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Mozart, Pärt Mark Annual VAE, CCO Collaboration

Mary Ellyn Hutton
Posted: Nov 18, 2013 - 4:36:22 PM in reviews_2013

The Cincinnati Chamber Orchestra and Cincinnati's Vocal Arts Ensemble performing in St. Catharine of Siena Church in Westwood

The most sublime moment during Sunday afternoon’s concert by the Cincinnati Chamber Orchestra and the Vocal Arts Ensemble at St. Catharine of Siena Church in Westwood came at the very end.

Conductor/CCO music director Mischa Santora paused a long moment before dropping his hands at the conclusion of Arvo Pärt’s “Te Deum.” The rain had stopped. No one moved. Miraculously, there was not a sound in the church, not even a stray cough, as the effect of the music sank in.

The concert marked the annual collaboration by the CCO and the VAE (directed by Craig Hella Johnson). A near capacity crowd attended, itself remarkable in view of the storms and high winds passing through the tristate during the afternoon and early evening.

Sharing the program with Pärt’s “Te Deum” was Mozart’s Mass in C Minor, K. 427 (“Great”), a work which in one form or another enjoyed a full weekend in Cincinnati. (Just the night before, at Music Hall downtown, the Cincinnati Symphony Orchestra and May Festival Chorus led by the CSO’s new music director Louis Langrée, performed Mozart’s cantata “Davide penitente,” which Mozart derived from movements of his C Minor Mass.)

Soloists in the Mass, all members of the VAE, were sopranos Melissa Harvey and Erin Keesy, tenor Anthony Beck and bass Claude Cassion.

The acoustics in St. Catharine’s gracious, barrel-vaulted interior are superior, with just enough reverberation to be warm and welcoming, but still allow lines to be distinctly heard. For the 25-voice VAE it was a perfect environment, and balances with the CCO and soloists were excellent.

The opening “Kyrie” brought soprano Harvey to the front for a sweetly enunciated “Christe eleison.” The “Gloria in excelsis Deo,” which followed, raised a quick joyous shout. Soprano Keesy was soloist in “Laudamus te,” an exacting coloratura vehicle which showed off her substantial voice. She and Harvey joined in “Domine Deus,” where the comparative weight of their voices was sometimes evident, however. The chorus “Qui tollis peccata mundi,” a highpoint of the Mass, showed the VAE clear, translucent and in strict adherence to its sudden dynamic changes.

Tenor Beck joined the two sopranos in “Quoniam tu solus Sanctus,” making for a lovely ensemble, coloratura and all, while the “Credo,” with its infectious leaping figures in the CCO, raised another joyful noise in the church. The CCO winds set the tone for “Et incarnatus est” with soprano Harvey, engaging in lovely interaction throughout, including the engaging cadenza at the end.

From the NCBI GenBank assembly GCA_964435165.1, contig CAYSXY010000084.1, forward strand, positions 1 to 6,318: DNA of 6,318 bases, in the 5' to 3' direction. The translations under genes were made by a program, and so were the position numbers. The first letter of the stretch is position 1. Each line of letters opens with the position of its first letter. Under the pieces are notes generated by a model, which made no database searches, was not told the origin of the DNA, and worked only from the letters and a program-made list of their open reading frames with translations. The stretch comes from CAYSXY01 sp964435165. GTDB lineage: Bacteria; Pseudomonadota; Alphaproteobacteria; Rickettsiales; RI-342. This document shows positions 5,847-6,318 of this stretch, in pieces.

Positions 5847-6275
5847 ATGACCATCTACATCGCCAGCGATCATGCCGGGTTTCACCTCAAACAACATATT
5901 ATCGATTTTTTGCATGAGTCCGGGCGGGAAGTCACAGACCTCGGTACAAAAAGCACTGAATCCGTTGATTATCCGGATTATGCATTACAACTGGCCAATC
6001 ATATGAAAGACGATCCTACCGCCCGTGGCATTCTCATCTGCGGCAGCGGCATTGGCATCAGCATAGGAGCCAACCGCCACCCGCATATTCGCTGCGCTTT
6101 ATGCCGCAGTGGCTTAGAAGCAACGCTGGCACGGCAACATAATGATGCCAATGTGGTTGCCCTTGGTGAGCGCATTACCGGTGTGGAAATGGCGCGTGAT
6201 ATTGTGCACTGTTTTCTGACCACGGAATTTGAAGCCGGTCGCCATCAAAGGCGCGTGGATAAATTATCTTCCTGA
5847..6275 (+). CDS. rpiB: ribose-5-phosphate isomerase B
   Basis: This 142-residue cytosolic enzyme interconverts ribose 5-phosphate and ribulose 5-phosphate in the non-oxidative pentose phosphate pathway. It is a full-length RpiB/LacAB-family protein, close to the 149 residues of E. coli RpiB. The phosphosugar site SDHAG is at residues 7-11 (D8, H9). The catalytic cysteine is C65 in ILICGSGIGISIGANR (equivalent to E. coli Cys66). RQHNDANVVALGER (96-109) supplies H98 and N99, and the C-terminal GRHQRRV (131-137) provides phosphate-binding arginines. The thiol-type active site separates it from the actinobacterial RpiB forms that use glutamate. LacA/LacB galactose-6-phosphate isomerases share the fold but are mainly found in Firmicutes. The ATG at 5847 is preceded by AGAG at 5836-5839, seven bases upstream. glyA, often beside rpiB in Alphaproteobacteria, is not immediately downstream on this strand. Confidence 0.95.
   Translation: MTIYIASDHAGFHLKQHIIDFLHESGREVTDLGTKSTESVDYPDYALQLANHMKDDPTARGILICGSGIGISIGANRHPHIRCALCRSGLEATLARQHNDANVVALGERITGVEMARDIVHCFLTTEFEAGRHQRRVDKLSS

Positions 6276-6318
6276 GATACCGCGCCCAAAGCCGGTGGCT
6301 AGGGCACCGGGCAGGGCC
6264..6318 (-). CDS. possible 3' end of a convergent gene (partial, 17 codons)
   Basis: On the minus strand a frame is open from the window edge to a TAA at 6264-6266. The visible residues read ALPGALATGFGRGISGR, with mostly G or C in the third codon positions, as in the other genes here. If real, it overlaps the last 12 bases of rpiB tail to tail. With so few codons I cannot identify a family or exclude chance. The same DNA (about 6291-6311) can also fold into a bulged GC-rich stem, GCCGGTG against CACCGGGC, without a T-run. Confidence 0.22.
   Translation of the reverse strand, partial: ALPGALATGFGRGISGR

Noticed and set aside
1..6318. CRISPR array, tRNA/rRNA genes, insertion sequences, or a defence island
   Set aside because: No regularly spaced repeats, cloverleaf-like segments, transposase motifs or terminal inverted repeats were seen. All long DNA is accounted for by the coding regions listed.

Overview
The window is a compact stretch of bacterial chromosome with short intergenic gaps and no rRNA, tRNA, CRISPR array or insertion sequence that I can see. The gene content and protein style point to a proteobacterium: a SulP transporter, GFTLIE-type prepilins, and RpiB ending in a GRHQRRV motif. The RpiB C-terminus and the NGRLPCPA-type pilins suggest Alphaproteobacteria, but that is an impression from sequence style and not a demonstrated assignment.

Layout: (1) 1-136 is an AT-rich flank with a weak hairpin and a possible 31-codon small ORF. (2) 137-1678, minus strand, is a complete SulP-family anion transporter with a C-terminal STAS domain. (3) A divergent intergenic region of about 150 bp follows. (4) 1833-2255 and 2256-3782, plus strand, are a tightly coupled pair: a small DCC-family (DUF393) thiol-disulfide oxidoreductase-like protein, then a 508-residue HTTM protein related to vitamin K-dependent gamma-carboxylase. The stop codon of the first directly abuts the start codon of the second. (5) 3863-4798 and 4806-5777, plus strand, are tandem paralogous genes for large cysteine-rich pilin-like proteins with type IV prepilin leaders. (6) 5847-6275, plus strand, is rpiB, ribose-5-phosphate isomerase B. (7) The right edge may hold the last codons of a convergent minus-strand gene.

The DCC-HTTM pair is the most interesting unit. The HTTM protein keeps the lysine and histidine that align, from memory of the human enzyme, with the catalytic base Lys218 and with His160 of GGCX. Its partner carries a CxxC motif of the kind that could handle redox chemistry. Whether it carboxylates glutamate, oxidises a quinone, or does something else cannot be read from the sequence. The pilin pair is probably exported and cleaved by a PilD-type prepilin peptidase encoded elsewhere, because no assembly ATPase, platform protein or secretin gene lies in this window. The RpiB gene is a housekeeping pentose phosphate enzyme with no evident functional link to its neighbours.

After the “Sanctus,” a spine-tingler with its brassy interjections, and grand, polyphonic “Hosanna in excelsis,” the full quartet of soloists, including bass Cassion, joined the VAE and CCO in the “Benedictus,” which ended the Mass on a bright, exultant note.

Estonian composer Arvo Pärt’s “Te Deum” (1984) is set for three choirs, string orchestra, prepared piano (a piano with objects inserted in it to alter the sound, here metal screws behind the dampers on four selected pitches) and pre-recorded wind harp. The composer wrote it, he said, to extract a slice of time from infinity “by delicately removing one piece . . . out of silence and emptiness.” In it, he utilizes his “tintinnabuli” style, i.e. a minimalist compositional style in which the music is structured around a central triad and a set of scalar pitches. The VAE built the three choirs from its members.

The lights went down in the church for the work, leaving it partially lit by candlelight. It began with wind harp. Responsible for the instrument was CCO assistant conductor Isaac Selya who manned a pair of laptops, each with a CD for one of the two wind harp pitches, which acted as drones.

The 30-minute work unfolded in three parts, with chant-like portions for the choirs and interludes by the CCO strings. It was indeed an otherworldly experience, with contrasting textures and colors, extremes of dynamics (louds and softs) and the wind harp heard more or less prominently throughout.

There was only one glitch -- not the fault of the performers, but the time of day. Promptly at 6 p.m. about two-thirds through the ”Te Deum,” a church bell starting ringing, which in view of the nature of Pärt’s music, seemed not that discordant.